Nearly $3 billion will be spent on Halloween candy this year, with approximately 40 million kids in hot pursuit of the decadent goods.1 Halloween is one of the best-loved of all American holidays, but it also comes with some risk. Following are tips to make Halloween safe, fun, and maybe even a little more health-conscious.2
Before the Big Night
- Make sure costumes are flame resistant and easy to see; consider adding reflective tape.
- Use non-toxic makeup and test it ahead of time on a small area of skin. Try to avoid masks, as they can inhibit eyesight.
- Consider using battery-powered votive candles or glow sticks to light jack-o-lanterns.
- Make sure your home’s entry area is well lit and free of potential tripping hazards.
- Discuss a plan with children in case they get lost or separated. Cell phones may come in handy.
- When shopping for treats, consider that hard and sticky candy are worse for teeth than chocolate, which washes away more easily. Better yet, consider less sugary treats such as raisins and pretzels.
The Hallowed Eve
- Encourage children to eat a healthy meal before they hit the road so they’re full before the candy starts to pile up.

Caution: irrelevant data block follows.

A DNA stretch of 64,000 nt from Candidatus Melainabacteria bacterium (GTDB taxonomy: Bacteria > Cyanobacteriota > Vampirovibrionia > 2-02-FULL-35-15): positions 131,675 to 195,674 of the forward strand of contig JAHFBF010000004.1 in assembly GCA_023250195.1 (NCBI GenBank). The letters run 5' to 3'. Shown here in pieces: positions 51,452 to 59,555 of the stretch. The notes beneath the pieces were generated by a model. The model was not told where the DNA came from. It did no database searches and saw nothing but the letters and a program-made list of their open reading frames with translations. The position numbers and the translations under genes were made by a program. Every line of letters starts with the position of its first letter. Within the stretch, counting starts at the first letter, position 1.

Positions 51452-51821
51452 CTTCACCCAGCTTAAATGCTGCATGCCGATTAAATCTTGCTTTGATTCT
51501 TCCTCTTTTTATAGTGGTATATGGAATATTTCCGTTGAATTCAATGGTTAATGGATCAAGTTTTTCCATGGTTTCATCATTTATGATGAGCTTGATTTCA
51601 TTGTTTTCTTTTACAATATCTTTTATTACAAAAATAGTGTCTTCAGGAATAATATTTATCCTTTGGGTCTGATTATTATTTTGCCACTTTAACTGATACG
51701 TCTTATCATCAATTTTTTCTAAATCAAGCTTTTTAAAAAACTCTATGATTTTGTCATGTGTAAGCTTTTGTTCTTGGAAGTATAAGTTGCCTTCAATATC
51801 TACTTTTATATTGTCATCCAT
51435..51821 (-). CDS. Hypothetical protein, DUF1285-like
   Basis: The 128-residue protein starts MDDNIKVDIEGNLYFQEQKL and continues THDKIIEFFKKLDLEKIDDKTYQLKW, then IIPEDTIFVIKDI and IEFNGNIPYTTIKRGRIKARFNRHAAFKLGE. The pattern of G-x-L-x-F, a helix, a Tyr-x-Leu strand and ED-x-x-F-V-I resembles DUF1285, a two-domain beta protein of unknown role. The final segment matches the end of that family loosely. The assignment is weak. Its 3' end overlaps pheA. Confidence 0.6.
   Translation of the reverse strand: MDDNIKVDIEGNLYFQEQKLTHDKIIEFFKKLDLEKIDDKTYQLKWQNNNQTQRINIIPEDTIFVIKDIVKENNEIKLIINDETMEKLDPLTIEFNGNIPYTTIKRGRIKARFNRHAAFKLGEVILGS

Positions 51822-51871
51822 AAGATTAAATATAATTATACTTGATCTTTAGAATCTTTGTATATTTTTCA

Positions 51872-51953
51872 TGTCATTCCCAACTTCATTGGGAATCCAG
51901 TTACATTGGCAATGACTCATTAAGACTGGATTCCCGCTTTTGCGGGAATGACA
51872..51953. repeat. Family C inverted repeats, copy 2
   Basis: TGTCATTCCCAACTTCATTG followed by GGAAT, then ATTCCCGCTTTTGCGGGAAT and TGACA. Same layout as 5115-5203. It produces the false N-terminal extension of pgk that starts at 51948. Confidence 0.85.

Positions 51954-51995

- Children should always travel with at least one adult, and carry flashlights with new batteries in them.
- Restrain eager pets when trick-or-treaters are at the door.
- Although tampering is rare, check candy packages before the kids dig in.
- Never eat homemade treats made by strangers.
The Days that Follow
- Encourage eating just one or two treats after meals only.
- Have the kids select a few of their favorites and consider donating the rest.
Rationing is one way to manage sugar consumption after the big event. Another is to create your own tasty and healthy substitutes. Click here for a nutritious, nut-free treat to entice your kids.
Carol Swanson is a R.I.-based health and wellness writer.
She can be reached at firstname.lastname@example.org
1Sources: National Confectioners Association and the U.S. Census Bureau
2 Sources: the American Dental Association, the American Academy of Pediatrics, and the Centers for Disease Control and Prevention.
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